Breach, Threat Management, Data Security, Network Security

Magecart skimmed from for nearly two months

International retailer Claire’s, whose fashion accessories are popular with tweens and teenagers, was hit with a Magecart scheme that skimmed PPI, including credit card data, for nearly two months.

Discovered by researchers at security firm Sansec, the malware injection began on April 20 and stopped on June 13. The skimming began on March 20, the day after the retailers closed all its 3,000 stores. An anonymous party reserved the URL that ultimately unleashed the attack, whose financial damage is unknown, on a server hosted on the Salesforce Commerce Cloud, previously known as Demandware.

On June 12, Sansec informed Claire’s of its discovery, and the retailer took immediate action to investigate and address the breach by removing the code and taking additional measures to reinforce the security of the e-commerce platform.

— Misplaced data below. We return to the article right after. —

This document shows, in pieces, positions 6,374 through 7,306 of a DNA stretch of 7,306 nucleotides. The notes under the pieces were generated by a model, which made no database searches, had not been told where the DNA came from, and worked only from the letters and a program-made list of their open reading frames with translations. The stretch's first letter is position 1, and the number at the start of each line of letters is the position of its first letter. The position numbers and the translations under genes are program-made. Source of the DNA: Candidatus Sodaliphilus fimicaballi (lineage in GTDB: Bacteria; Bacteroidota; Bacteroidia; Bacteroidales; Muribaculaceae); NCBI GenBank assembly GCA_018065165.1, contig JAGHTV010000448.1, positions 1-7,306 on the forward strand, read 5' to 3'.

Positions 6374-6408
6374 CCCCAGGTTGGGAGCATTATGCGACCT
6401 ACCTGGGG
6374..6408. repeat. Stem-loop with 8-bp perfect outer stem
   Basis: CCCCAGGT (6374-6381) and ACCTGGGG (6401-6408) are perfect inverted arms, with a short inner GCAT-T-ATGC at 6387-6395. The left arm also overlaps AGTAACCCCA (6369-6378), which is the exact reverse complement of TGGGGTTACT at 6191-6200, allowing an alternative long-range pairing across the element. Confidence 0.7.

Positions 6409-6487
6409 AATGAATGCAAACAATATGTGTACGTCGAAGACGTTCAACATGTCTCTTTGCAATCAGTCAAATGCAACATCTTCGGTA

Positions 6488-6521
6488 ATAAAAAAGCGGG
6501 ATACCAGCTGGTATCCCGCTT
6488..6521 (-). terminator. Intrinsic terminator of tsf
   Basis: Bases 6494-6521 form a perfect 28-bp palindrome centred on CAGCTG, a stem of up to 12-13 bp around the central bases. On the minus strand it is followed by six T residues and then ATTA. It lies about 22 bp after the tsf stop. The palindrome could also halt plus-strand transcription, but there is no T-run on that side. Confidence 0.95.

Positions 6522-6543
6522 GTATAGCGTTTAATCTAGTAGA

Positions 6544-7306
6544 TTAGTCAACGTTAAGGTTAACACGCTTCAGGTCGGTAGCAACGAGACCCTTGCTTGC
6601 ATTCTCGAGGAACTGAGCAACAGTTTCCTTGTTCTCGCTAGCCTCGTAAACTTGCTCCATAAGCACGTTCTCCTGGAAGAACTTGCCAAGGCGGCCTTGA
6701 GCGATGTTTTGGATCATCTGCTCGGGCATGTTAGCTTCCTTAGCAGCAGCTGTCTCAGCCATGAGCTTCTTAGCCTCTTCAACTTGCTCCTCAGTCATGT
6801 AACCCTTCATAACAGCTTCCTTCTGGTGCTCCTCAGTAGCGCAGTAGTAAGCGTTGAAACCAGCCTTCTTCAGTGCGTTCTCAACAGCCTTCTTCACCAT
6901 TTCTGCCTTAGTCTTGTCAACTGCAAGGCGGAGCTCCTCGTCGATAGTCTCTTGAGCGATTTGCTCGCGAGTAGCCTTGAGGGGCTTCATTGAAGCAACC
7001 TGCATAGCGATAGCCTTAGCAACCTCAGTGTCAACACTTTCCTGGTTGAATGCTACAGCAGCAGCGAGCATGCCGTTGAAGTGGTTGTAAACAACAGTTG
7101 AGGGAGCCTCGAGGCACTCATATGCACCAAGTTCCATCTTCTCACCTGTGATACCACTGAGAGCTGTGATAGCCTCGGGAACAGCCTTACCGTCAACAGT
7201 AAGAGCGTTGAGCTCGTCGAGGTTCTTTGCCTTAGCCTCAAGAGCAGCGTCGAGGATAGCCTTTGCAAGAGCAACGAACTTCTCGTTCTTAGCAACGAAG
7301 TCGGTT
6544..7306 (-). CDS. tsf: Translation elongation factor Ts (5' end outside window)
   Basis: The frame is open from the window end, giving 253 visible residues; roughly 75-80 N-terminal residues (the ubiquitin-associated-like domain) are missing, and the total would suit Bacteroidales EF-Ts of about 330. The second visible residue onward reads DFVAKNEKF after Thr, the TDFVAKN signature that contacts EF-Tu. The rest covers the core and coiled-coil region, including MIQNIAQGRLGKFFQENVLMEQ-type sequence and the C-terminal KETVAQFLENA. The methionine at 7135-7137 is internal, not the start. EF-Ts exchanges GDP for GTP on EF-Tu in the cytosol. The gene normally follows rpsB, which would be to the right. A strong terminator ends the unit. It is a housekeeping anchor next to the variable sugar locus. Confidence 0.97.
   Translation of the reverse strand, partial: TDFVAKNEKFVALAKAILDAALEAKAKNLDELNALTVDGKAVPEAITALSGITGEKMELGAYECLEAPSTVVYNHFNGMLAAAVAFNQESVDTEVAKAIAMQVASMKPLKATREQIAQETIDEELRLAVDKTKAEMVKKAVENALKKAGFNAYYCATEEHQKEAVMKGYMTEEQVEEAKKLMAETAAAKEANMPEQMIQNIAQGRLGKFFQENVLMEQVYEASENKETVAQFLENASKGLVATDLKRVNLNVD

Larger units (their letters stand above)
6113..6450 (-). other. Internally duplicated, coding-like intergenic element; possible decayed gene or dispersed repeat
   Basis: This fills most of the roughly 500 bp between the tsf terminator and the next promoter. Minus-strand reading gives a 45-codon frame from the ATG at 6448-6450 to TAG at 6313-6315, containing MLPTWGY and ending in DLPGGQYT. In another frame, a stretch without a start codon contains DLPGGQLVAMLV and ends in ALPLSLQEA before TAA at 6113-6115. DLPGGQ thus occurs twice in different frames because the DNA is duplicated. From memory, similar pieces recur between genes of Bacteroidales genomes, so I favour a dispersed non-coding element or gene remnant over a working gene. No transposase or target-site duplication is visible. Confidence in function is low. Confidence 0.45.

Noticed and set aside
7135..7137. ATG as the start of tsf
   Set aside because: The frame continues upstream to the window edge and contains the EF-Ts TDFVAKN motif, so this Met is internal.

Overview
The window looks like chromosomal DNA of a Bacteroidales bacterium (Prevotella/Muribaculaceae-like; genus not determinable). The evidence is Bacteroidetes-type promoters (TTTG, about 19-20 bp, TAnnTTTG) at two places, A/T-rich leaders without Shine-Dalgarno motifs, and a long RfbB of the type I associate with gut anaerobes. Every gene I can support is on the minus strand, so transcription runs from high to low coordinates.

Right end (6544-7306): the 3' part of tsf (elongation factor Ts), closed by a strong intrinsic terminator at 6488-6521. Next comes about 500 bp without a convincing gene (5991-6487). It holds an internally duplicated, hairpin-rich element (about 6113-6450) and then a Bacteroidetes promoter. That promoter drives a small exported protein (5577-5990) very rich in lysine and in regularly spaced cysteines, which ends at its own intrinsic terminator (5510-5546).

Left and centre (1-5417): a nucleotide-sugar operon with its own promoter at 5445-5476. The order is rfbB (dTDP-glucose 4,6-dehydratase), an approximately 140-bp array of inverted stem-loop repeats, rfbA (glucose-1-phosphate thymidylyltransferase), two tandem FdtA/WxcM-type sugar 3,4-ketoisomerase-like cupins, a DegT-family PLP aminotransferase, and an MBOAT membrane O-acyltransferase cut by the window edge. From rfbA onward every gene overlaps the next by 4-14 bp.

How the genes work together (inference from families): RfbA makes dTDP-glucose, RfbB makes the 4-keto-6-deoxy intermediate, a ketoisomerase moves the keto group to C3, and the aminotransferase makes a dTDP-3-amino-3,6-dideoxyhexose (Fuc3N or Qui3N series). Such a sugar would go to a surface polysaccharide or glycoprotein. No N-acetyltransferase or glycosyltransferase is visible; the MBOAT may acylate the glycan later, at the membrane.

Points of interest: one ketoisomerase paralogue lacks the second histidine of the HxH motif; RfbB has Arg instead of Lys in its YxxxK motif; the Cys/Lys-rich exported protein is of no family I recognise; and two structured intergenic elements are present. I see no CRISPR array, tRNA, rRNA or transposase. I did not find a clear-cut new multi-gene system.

According to Sansec, it’s unlikely the Salesforce platform itself was breached or that Salesforce was responsible for Claire’s hacking.

Claire’s stated it is working diligently to determine the transactions that were involved so it can notify impacted individuals, and added that credit cards used in its retail stores were not affected by the attack, which the retailer notified payment card networks and law enforcement.

The scheme unfolded as a preloader skimmer attached itself to the otherwise legitimate app.min.js file hosted on the retailer’s servers. Consequently, attackers gained write access to the store code because no “Supply Chain Attack” had been involved.

The skimmer then attached a submit button to the checkout form. Upon clicking, the full “Demandware Checkout Form” is grabbed, serialized and base64 encoded.

A temporary image was added to the DOM with the __preloader identifier with the image located on the attacker’s server. Since all the customer-submitted data was appended to the image address, the attacker received the full payload and the image element was removed. Sansec suspects that attackers deliberately chosen an image file for exfiltration, because image requests are not always monitored by security systems.

The timeline between the exfil domain registration and malware installation suggests that it took the attackers four weeks to gain access to the store.

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